Rick Perry proved he can play offense by threatening Federal Reserve Chairman Ben S. Bernanke, but on Tuesday the Republican presidential candidate found himself playing defense as the White House and his Texas foes struck back.
Speaking in Cedar Rapids, Iowa, on Monday, Perry was asked about Bernanke and his policy of quantitative easing, having the Federal Reserve buy Treasury securities as way to stimulate the economy.
“If this guy prints more money between now and the election, I don’t know what you all would do to him in Iowa, but we would treat him pretty ugly down in Texas,” Perry said. “Printing more money to play politics at this particular time in American history is almost ... treasonous in my opinion.”
The White House lost no time in make its displeasure known.
“When you’re president or you’re running for president you have to think about what you’re saying, because your words have greater impact,” White House spokesman Jay Carney told reporters traveling with President Obama on his three-day bus tour of the Midwest.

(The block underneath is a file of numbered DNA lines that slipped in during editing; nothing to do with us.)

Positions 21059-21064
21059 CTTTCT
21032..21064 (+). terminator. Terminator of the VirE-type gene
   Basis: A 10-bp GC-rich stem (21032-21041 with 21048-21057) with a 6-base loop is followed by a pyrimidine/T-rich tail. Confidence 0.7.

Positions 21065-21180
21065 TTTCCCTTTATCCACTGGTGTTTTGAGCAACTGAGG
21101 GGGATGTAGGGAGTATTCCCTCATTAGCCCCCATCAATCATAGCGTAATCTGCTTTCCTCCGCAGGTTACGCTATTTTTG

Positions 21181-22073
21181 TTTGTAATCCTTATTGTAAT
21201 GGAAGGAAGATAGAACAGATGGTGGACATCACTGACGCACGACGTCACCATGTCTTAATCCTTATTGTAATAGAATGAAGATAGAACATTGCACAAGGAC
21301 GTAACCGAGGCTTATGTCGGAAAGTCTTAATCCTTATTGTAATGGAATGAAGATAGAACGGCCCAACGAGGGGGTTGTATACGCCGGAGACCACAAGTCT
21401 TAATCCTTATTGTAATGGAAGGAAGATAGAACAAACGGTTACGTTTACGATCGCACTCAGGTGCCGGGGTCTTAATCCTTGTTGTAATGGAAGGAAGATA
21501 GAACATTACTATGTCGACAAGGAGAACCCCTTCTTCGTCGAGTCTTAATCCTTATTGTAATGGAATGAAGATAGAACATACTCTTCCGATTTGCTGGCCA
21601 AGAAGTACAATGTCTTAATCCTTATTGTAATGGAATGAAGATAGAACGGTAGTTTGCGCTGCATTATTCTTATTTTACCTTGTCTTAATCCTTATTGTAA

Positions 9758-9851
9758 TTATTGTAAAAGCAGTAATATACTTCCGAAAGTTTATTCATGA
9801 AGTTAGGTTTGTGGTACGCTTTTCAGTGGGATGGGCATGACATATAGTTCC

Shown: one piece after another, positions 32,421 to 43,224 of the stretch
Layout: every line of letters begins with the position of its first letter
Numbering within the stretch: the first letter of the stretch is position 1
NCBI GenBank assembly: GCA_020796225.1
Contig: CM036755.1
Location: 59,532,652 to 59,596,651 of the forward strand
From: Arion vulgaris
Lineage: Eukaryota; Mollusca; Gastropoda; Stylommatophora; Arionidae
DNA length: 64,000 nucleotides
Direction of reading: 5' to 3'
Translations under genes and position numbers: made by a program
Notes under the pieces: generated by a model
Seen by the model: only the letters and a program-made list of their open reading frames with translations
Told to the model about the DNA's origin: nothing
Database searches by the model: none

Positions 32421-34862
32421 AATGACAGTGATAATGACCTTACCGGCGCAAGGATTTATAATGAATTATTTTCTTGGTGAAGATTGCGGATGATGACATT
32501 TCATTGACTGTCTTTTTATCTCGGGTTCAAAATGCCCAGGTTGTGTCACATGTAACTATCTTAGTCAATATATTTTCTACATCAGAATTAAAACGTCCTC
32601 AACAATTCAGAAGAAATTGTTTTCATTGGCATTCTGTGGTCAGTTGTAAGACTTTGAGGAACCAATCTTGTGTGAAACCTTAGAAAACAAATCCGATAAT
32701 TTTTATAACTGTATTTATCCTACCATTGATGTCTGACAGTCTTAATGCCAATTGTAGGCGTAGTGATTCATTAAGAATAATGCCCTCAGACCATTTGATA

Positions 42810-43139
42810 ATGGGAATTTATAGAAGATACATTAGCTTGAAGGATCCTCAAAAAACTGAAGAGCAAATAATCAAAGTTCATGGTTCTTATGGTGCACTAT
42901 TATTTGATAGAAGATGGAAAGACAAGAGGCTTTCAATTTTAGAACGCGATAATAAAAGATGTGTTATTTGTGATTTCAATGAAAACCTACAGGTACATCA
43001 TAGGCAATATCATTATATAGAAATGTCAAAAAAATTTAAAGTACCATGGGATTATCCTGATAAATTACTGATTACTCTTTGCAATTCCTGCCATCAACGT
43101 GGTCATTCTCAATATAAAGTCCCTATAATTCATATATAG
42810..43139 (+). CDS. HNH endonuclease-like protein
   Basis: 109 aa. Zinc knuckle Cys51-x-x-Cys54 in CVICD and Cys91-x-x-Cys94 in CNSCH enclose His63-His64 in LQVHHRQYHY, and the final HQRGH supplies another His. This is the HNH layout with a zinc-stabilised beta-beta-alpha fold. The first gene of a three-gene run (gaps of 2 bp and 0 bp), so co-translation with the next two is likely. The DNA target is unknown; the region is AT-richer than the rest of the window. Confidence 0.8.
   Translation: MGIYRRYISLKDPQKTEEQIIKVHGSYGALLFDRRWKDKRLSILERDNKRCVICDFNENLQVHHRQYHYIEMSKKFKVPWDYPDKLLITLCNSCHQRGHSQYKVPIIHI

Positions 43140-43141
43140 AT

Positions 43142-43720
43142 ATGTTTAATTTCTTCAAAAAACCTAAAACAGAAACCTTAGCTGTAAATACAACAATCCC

“President Obama and we take the independence of the Federal Reserve quite seriously, and certainly think threatening the Fed chairman is probably not a good idea,” Carney said.
Karl Rove, President George Bush’s political guru, was harsher on Perry, but then the internecine world of Texas politics breeds its own feuds.
“You don’t accuse the chairman of the Federal Reserve of being a traitor to his country, of being guilty of treason,” Rove said on Fox News, where he is an analyst. “Suggesting that we treat him pretty ugly in Texas — you know, that is not, again, a presidential statement.”
In a later interview with CNN, Obama was asked to respond to Perry’s comments that members of the armed services would prefer a commander in chief who served in the military.
According to CNN, Obama said presidential candidates have “got to be careful” about what they say. But as Perry just got into the presidential race, Obama said, he will “cut [Perry] some slack.”